It is very ironic that the only regular agenda item at Wednesday’s Elk Grove City Council meeting, along with special closed meeting to discuss another four matters of significant exposure to litigation, is the Community Service Grants (CSG). The Elk Grove City Council will be deciding which non-profits will be receiving the $380,000 allocated this year. Over the years, we have seen that amount steadily decrease due to budget cuts.

If this Elk Grove City Council decides to circle their wagons because they fear holding on to the council seats with by-district voting, how much will the CSG monies be reduced in the future? If this city council, by their own doing and they will have to own it, force the taxpayers to pay upwards to 12 million dollars in legal fees for yet another lawsuit as Kevin Shenkman, Esq. made it crystal clear he is not afraid to sue for what is our lawful right to by-district voting.

BTW, where is Assembly member Jim Cooper? Doesn’t he stand by his legislation? He should be up at the podium at an Elk Grove City Council meeting and stand up for the by-district legislation he authored.

Back on topic: Where is the Elk Grove City Council going to get those tens millions of dollars that would be money wasted on a by-district lawsuit? Anyone going to get a kick back from Kronick Moskovitz for the outsourcing millions in legal fees?

The Council wants a sells tax increase, yet they are spending money like water, such as spatial needs study of $400K, adding high-paying jobs such as another city attorney – when hiring City Attorney Jon Hobbs was supposed to save $50K a year – and an assistant for Economic Development Director Darrel Doan – just to mention a few new positions added.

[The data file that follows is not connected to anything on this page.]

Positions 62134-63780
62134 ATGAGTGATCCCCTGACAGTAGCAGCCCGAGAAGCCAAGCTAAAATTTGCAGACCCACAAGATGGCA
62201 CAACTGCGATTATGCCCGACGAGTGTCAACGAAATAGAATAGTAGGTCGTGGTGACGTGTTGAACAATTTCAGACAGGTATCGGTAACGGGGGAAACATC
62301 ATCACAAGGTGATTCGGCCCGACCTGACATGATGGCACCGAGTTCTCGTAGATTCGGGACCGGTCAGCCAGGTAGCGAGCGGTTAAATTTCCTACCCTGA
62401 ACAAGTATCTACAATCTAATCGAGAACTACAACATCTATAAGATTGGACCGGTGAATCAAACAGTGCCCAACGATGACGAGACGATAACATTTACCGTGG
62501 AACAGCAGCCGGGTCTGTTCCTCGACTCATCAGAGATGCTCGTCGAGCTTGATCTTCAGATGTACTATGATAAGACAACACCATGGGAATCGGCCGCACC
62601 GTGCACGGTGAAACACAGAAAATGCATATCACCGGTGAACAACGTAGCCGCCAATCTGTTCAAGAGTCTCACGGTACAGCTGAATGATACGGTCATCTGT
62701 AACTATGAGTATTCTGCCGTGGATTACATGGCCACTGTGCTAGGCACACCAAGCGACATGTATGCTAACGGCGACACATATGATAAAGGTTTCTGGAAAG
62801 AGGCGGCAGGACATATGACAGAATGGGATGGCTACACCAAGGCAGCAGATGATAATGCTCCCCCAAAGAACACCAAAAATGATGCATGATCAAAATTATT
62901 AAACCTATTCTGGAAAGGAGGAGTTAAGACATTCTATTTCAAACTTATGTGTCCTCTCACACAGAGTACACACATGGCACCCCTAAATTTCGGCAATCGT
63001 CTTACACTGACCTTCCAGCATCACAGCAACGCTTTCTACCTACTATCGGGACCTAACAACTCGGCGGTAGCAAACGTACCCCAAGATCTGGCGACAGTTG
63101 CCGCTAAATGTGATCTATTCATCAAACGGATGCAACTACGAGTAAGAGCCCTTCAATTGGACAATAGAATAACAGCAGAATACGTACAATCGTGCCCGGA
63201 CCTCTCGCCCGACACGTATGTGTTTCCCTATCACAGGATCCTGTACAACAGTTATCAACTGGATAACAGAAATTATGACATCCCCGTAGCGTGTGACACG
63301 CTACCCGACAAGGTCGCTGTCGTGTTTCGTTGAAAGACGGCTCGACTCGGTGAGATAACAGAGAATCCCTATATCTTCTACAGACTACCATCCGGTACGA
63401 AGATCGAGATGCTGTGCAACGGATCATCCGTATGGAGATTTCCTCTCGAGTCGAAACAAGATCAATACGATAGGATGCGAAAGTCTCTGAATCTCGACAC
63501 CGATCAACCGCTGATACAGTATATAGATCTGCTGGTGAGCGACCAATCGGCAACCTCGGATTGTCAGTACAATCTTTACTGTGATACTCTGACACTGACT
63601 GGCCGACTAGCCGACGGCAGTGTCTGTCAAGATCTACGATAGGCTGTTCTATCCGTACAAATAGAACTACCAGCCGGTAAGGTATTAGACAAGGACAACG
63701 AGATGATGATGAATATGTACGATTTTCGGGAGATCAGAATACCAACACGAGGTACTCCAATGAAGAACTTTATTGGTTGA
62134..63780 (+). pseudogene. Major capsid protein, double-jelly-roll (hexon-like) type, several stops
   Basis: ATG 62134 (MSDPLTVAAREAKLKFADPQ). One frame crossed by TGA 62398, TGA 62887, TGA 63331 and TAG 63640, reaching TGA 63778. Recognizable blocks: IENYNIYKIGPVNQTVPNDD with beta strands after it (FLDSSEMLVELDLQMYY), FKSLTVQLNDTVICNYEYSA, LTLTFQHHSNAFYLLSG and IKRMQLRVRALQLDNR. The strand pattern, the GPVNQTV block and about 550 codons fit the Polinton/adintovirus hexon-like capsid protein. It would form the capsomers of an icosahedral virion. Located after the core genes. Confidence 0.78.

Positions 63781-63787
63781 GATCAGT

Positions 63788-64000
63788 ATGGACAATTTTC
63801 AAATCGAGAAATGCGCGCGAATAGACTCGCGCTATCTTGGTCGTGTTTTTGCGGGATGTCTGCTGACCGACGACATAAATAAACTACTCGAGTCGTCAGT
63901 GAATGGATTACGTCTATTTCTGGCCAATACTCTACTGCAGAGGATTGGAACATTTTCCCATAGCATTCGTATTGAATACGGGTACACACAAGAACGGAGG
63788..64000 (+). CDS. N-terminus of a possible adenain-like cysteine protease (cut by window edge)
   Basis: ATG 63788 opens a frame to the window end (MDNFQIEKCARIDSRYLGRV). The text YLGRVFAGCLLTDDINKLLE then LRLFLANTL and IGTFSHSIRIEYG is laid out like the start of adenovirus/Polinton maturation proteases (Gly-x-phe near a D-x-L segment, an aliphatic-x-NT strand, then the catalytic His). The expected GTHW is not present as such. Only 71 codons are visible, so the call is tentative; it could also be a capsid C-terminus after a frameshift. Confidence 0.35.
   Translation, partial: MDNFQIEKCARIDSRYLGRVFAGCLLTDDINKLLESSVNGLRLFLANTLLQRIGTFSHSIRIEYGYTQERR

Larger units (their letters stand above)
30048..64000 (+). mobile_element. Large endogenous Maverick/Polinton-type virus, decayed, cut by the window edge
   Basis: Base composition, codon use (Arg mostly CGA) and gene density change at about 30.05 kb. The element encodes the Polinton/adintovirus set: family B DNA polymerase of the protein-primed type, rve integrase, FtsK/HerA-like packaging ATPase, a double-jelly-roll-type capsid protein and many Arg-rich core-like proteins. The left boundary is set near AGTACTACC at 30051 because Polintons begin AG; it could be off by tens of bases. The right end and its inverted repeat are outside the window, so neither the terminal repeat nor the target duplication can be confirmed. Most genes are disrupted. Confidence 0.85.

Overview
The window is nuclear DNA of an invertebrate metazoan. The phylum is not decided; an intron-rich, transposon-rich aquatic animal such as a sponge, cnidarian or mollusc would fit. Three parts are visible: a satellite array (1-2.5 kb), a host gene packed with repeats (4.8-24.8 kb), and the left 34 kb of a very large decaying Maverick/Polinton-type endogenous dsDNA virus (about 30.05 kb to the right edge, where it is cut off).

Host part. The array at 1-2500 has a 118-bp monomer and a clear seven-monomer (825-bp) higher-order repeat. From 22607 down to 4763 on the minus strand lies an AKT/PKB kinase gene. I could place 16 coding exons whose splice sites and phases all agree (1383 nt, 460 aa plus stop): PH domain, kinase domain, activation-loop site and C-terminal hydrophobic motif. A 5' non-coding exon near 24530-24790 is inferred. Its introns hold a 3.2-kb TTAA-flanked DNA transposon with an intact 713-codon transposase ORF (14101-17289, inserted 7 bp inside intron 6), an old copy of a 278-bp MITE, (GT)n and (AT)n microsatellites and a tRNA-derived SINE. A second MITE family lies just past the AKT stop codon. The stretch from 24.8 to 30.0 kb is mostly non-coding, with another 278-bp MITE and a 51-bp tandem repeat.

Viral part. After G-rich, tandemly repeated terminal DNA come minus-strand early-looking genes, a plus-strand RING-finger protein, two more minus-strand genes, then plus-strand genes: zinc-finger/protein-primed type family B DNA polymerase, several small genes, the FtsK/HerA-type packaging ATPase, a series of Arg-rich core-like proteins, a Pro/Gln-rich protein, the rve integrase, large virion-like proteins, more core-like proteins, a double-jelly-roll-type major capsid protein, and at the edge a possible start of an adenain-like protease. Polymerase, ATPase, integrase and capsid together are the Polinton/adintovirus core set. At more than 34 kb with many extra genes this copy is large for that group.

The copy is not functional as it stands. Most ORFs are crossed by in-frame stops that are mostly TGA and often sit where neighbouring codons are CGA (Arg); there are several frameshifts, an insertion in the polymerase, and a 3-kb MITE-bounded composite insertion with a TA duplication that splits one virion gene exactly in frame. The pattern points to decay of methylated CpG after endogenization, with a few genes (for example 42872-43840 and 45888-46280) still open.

Never mind we don’t have 10-million dollars to fix our city’s deteriorating roads and the Council just approved a 40-million-dollar bond measure to pay for the civic center project buildings.

The Elk Grove City Council must stop spending money we don’t have. Debt like this will most definitely lead to tax increases – more Mello Roos taxes or CFDs for those unsuspecting homeowners in Laguna Ridge and the SEPA – and that in turn will stifle job growth.

Capt. Benjamin Willard said...

Regarding Mr. Ly's request to discuss dropping the at-large system, as many of us may recall, it was not that long ago he too was opposed to the by-district form of representation. Remember the comments about the club?

Given that:
a.) He has not one ally on the city council and
b.) he still has to be elected citywide as mayor;

It is no surprise he would like nothing more than castrate his four colleagues and make his position more powerful.

However, if Mr. Ly is now supporting the by-district, he is only doing it out of election year necessity and free of any conviction. The day Mr. Ly offers full-throated support for the change, and does it someplace outside of council deliberations, he might be considered something more than an empty suit.

Given his history, I would not place any money on that proposition.